January 31, 2012 - George Bernard Shaw
Pygmalion will be a name familiar to you from the Course and the Introductory Pack, in which our own “Prof” parodies Professor Higgins’ outburst when Eliza Doolittle approaches him to give her lessons in good English speech and pronunciation. The name of Shaw’s wonderful and witty play is the name of an ancient Greek king, who was also a famous sculptor and created a female statue so exquisitely beautiful that he fell in love with it, whereupon Aphrodite, the goddess of love, took pity on him and breathed life into it.
There have been and continue to be countless stage, radio and film performances of the play, which is of timeless popularity. Do go to a live performance if you can, as it is a marvellously stage-worthy play, but whether you manage to see it on stage or not, we strongly recommend you to watch the superb black-and-white-film of 1938, featuring Leslie Howard, Wendy Hiller and Anthony Asquith – unless you have broken your ribs, in which case your laughter would be much too painful! You will also find that our own Andrew Havill bears an incredible resemblance to Leslie Howard in that film. And do buy the text as well. Both the DVD and the text are inexpensive and remarkably good value for money (and the Penguin Classics paperback text we recommend does not subscribe to Shaw’s eccentric and obsessive refusal to use apostrophes, which is very tiresome even if genius can be forgiven almost everything!).
You may also enjoy the musical My Fair Lady based on the play. The film version we recommend features Rex Harrison as Professor Higgins and Audrey Hepburn as Eliza.
Pygamalion ‒ DVD of superb 1938 film version of the play – very highly recommended!
Pygamalion: A Romance in Five Acts ‒ paperback text (Penguin Classics)
My Fair Lady ‒ DVD of the 1965 stage musical
January 27, 2012 - Shakespeare, England’s immortal bard
Genius is a much overused word but it truly applies to the Bard of Avon, whose work is as much loved and performed now in the reign of Queen Elizabeth II as it was when Queen Elizabeth I was on the throne. In fact, it is now more loved and infinitely more widely performed. There can be few if any languages in the world into which it has not been translated, and Shakespeare’s timeless insight into universal human nature makes it as appealing to an African township as to an audience in the West End of London.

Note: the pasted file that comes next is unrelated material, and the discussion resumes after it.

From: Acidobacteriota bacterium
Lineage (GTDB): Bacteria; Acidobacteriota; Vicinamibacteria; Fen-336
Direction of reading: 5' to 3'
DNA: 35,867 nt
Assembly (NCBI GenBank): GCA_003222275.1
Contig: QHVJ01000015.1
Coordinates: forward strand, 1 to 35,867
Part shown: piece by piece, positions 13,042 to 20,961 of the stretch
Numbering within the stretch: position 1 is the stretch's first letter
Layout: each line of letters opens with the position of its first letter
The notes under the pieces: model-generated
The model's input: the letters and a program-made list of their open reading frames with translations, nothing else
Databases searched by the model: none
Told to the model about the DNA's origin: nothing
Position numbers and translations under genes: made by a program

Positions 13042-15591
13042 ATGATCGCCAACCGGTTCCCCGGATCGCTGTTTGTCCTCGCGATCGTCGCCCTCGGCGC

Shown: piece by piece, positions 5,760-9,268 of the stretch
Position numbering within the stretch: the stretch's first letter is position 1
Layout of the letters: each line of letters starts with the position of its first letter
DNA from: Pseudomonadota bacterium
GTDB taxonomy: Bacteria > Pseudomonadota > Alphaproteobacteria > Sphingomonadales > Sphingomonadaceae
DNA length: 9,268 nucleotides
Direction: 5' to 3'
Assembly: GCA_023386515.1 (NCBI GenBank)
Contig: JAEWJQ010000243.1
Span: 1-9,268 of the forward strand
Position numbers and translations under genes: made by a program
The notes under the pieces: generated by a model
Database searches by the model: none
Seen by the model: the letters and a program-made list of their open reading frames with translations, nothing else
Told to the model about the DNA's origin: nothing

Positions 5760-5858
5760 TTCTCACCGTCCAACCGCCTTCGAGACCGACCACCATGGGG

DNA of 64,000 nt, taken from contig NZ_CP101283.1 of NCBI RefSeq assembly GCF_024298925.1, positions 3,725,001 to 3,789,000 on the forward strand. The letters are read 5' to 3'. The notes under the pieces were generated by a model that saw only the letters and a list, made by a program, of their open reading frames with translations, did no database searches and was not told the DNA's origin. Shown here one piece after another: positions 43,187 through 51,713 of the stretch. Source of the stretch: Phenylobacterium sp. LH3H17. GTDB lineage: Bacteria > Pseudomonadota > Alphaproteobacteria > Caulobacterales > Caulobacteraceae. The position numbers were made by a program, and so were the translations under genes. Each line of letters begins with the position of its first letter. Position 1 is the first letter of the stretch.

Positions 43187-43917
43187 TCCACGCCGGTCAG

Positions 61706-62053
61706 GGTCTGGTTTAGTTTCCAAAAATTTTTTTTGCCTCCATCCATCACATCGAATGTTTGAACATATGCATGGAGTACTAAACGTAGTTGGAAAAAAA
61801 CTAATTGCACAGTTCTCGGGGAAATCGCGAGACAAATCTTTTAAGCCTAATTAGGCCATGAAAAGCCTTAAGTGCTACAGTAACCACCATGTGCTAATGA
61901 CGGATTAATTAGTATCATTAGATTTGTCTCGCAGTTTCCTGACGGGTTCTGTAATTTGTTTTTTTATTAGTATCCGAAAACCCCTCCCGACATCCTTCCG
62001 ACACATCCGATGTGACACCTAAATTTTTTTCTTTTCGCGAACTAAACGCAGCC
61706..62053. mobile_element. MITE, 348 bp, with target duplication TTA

For the strict purpose of following up the English Speech and Pronunciation Course you will of course find dialects in many of the plays, but you will be hearing the standard English pronunciation from English actors playing the majority of the main roles. As to speech rather than pronunciation, the English of the sixteenth century is not the same as that of the twenty-first, but today’s speech is nevertheless as full of phrases and quotations from Shakespeare as it is from the King James Bible (even if those who use them have no idea where they come from and may never have read a word either of Shakespeare or the Bible).
Do go and see a play whenever you are in London or Stratford, and there are many DVD collections of filmed plays or film adaptations coming out all the time. But just to get a flavour of the essence of Shakespeare with good pronunciation we suggest two inexpensive CDs.
The first, From Shakespeare With Love, features Shakespeare’s love poetry, the exquisitely beautiful sonnets being beautifully read by David Tennant, Juliet Stevenson, Anton Lesser and Alex Jennings.
The second is The Essential Shakespeare Live: The Royal Shakespeare Company in Performance, which is a collection of twenty famous extracts from the plays as recorded on the British Library’s Sound Archives. The actors speaking the chosen pieces include many of the greatest names from four decades of The Royal Shakespeare Company productions – from Laurence Olivier as Coriolanus (1951) to Judy Dench in All’s Well That Ends Well (2002).
Or if you wish to see the plays on a screen – and plays were written to be seen as well as heard, as indeed our English Speech and Pronunciation Course was ‒ we recommend you to consider the following two boxed sets.
The BBC Shakespeare Collection, which is a lavish boxed set of 37 DVDs containing the BBC’s adaptations of 34 Shakespeare plays. With occasional lapses the general standard is excellent, and they feature some of the finest acting talent of the age. At first glance it seems expensive, but actually it is astonishing good value for 34 full length plays, and we strongly recommend it.
The Laurence Olivier Shakespeare Collection is a boxed set of seven DVDs giving seven plays starring that incomparable Shakespearian actor, Sir Laurence Olivier. The plays are Henry V, Hamlet, King Lear, Merchant of Venice, Richard III and As You Like It. This really is marvellous, and would still be good value (as would our course) at ten times the price!
From Shakespeare With Love - CD of Shakespeare’s poems
The Essential Shakespeare Live: The Royal Shakespeare Company in Performance - CD featuring twenty famous extracts from Shakespeare’s plays (perfect while travelling!)
The BBC Shakespeare Collection - DVD collection of Shakespeare’s plays
The Laurence Olivier Shakespeare Collection - DVD collection of 7 plays